My First Stay At A Moxy Hotel: This Millennial Is Not Impressed

Given Marriott’s takeover of Starwood, I’ve been trying to test out as many Marriott brands as possible, as the combined hotel group has about 30 brands. Historically I’ve been a Starwood loyalist, and there are more than half a dozen Marriott brands I haven’t yet tried. One of those is Moxy Hotels, which I assume is Marriott’s answer to brands like Starwood’s Aloft.

Aloft is an example of a limited service brand I really like. There’s just something about staying at Alofts that I find oddly enjoyable — often all the rooms are the same, they’re functional, they have nice public spaces, they’re unpretentious, and they get the basics right.

On Friday night I stayed at the Moxy Vienna Airport, as I wanted to see what the brand is like. Well, I’m happy to have experienced Moxy, because I think this is both my first and last stay with the brand. I don’t think I’ve ever been in a hotel that tried so hard on so many things that don’t matter, while failing at the basics.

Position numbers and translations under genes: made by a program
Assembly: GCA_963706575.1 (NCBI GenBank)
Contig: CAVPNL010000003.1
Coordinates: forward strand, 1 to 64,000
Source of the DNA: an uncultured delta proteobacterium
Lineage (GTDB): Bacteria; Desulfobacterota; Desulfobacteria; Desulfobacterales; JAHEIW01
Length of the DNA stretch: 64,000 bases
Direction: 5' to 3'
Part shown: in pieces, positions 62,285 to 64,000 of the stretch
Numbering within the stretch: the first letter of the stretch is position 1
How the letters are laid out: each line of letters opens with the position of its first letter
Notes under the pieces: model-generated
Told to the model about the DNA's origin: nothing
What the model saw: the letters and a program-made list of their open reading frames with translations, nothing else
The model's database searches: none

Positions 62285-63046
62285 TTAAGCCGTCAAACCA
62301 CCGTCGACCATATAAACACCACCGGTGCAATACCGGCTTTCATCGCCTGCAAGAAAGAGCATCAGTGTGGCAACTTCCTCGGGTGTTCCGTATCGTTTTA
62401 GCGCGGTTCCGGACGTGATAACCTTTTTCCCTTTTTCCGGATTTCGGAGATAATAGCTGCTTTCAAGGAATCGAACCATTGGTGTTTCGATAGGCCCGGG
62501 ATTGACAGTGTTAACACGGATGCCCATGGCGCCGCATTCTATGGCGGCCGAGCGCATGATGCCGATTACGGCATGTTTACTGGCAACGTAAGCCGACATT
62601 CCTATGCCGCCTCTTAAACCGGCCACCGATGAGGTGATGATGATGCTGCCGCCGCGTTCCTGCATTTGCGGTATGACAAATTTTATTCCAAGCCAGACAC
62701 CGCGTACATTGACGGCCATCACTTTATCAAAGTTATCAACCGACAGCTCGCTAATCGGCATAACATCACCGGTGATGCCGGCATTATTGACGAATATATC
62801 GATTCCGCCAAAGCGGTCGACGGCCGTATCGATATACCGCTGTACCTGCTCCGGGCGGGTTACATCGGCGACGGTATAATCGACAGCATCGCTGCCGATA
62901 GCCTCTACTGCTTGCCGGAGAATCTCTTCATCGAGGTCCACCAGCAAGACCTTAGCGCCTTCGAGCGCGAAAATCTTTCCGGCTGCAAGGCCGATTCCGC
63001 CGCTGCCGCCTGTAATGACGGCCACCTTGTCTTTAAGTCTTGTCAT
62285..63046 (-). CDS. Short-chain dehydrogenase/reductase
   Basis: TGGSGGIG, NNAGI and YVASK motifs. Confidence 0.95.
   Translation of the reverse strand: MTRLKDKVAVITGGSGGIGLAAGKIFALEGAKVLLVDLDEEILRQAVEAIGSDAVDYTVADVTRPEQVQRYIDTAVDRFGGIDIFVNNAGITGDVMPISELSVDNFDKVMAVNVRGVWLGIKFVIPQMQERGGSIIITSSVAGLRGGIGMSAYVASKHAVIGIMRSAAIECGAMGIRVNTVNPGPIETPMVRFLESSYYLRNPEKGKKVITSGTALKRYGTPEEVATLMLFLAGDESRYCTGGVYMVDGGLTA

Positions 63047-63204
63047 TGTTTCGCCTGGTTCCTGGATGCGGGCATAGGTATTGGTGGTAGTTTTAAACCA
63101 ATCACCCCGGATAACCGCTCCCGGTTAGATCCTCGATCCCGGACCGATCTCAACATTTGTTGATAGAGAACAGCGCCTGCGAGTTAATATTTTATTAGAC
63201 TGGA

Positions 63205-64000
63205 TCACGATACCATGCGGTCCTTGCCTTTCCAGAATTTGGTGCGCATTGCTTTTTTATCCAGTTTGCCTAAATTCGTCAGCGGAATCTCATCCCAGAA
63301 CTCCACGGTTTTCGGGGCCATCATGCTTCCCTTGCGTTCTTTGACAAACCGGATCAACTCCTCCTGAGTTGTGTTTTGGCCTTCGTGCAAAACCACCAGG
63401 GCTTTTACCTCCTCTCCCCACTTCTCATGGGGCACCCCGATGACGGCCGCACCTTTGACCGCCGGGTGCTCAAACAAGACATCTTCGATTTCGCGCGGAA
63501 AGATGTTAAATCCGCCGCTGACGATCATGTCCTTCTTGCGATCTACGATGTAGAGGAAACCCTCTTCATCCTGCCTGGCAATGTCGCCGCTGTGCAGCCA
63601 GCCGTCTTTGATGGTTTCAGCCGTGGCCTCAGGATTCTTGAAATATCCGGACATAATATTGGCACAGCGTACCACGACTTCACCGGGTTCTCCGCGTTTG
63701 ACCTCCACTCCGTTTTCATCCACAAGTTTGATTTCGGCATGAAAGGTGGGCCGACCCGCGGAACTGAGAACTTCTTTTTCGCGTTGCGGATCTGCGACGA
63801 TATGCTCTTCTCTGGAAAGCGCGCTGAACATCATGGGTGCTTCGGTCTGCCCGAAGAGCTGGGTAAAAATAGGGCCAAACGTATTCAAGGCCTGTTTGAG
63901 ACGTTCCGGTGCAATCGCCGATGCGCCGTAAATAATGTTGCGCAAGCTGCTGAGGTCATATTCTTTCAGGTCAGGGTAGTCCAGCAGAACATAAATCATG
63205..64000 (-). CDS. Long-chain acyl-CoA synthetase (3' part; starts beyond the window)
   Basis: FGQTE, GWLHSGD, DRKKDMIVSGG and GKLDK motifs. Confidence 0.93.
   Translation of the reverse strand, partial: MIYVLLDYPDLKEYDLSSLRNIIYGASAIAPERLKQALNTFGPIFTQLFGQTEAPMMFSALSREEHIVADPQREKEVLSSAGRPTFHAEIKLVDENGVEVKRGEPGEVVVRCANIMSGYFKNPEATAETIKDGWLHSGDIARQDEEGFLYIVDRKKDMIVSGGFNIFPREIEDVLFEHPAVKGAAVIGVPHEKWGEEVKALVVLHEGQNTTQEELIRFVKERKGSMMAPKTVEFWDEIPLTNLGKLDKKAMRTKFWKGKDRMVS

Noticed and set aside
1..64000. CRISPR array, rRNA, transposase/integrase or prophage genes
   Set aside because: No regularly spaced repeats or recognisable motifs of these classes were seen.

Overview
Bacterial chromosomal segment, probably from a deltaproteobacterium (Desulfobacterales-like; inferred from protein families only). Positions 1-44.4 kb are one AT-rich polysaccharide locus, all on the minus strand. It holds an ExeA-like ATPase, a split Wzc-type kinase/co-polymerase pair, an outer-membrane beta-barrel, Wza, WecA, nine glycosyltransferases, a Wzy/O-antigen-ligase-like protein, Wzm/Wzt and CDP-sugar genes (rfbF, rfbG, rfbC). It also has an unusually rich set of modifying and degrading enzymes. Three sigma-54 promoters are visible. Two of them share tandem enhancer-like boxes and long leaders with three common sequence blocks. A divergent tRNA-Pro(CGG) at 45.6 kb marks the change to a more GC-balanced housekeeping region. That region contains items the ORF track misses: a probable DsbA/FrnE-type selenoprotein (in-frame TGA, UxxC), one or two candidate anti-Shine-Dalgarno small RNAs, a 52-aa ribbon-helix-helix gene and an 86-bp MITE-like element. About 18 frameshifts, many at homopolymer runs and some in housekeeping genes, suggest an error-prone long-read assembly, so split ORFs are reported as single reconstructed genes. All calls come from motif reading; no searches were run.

I guess I should have done my research about Moxy before staying at one. Here’s how they describe the brand:

Ready for a good time? Moxy Hotels makes that easy with the heart of a boutique hotel and an appetite for adventure. There’s a drink waiting for you with your room key and someone at the bar that wants your number. Moxy is for play… Jenga, karaoke, maybe a little game of spin the bottle? Here, you can get away with it.